She challenges incumbent and current School Board Vice Chair Priscilla Godfrey, who reminded the roughly 60 people in the audience that Loudoun will need to bring in improved technology sooner rather than later.
“Virginia is going to go totally digital with their tests, and it’s very difficult for us to do that with the four computers we have in each classroom, so one way of getting around that is to give students a 1-to-1 device,” she said.

The third panel pitched ideas about how to better prepare students for higher education and the workforce. All five Ashburn District candidates voiced their support for equipping students for their careers earlier.

Chris Souther suggested encouraging businesses to get involved to teach career skills, such as Volkswagen of America training the next generation of automobile engineers right here in Loudoun.

John Ryan said he wants to see more options for students to fit their unique learning styles and interests. Similar to Souther, Debbie Piland suggested bringing businessmen and women, such as architects into the classroom.

John Andrews agreed that students should be engaged in what they might do after high school well before their senior year. “You see the rest of the world-Europe, Asia-that have ways of getting students interested earlier in their career paths,” he said.

Eric Hornberger showed his support for a variety of education models for Loudoun students, including charter, magnet and vocational schools, as well as more involvement with the local business and nonprofit communities. “These are ways we can provide opportunities for students to think broader,” he said, “and expose them to their world.”

The candidate forum was the fourth of its kind the Loudoun Chamber has hosted this election season. Anjan Chimaladinne and Margaret Michaud, both Dulles District candidates, and Sterling District candidate and incumbent Brenda Sheridan, who is running unopposed, did not attend.

Photos: Cascades Fest

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LEAP-MSAAC Candidate Forum Speech

Video: (From LCPS)

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Text: (Delivered on October 12, 2011.)

Good Evening. First, I would like to thank the Loudoun Education Alliance of Parents and the Minority Student Achievement Advisory Committee for hosting this candidate forum.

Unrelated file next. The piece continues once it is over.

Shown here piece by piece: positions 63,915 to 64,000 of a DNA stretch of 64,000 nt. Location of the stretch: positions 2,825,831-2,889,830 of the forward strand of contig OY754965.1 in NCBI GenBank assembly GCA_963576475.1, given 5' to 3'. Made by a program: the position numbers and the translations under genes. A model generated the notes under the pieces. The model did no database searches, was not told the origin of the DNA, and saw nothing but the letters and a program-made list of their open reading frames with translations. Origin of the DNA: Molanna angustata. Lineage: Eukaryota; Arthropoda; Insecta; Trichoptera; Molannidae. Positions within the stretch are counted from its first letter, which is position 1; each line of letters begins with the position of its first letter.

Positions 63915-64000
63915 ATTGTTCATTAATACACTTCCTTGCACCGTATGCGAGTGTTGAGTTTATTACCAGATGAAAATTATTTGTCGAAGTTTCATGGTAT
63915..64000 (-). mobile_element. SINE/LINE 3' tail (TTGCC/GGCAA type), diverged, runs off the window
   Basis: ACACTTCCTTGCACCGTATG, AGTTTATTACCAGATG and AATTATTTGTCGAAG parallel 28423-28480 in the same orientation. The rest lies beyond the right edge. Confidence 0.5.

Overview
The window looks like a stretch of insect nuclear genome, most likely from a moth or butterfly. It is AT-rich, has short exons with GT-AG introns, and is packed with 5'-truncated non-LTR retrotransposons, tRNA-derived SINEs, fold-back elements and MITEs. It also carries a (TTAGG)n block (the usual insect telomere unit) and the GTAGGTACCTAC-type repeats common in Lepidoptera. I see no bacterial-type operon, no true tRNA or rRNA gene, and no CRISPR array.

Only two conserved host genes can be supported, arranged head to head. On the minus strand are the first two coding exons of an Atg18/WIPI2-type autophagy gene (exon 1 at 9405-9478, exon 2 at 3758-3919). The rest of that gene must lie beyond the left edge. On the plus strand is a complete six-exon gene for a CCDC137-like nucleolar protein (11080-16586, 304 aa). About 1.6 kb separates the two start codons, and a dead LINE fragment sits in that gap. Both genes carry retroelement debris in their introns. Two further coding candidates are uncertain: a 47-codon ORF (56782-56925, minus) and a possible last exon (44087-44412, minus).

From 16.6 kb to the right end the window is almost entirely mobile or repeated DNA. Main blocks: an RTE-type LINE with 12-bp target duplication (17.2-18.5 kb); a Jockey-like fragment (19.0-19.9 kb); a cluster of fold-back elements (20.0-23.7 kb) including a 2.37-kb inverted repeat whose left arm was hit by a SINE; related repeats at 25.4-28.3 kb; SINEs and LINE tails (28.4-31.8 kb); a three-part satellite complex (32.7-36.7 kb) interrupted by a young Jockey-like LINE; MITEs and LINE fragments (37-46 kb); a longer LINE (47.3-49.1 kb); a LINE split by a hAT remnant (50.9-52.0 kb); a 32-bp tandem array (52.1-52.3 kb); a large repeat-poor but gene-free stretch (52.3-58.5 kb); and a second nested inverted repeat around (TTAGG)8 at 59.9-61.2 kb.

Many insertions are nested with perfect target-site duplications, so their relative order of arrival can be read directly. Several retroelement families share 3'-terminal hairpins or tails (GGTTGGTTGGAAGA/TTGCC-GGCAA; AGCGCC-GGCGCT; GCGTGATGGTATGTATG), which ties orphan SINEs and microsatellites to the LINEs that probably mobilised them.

My name is Debbie Rose and I am running for the Algonkian District school board seat.

I came to Washington, DC, in 1997 to work as an attorney for the House of Representatives Judiciary Committee. After 7 years on the Hill, I left to represent the video game industry- one of the few where America leads the world in creativity and production. Now, I work part-time for a technology association that advocates for software developers and entrepenuers.

My husband, Randy, and I moved to Loudoun County over 5 years ago from Vienna. We have 3 children who attend our local elementary school.

Like most parents, my interest in our public school system increased when my children began attending school. I paid closer attention to the curriculum, grading, expenditures, personnel, and programs. And while there are many talented and dedicated teachers providing students with an excellent education, there are many areas where the school administration and board are not doing a good job of serving the students and citizens of this community.

The root problem that cuts across all the issues is that neither the school board nor the administration is really open and accessible to input from the community.

In talking with parents and taxpayers throughout the Algonkian District and Loudoun County, I have found the overwhelming majority are frustrated by a school board that simply doesn’t listen to their ideas and concerns – on issues such as school siting, transportation, teacher salaries, FLES programs, school lunch menu, spending levels, discipline, transfer credits, class size, no full-day kindergarten, enrollment projections, the new grading system for elementary school, technology purchases, home-school, charter school and academy options, and SOLs.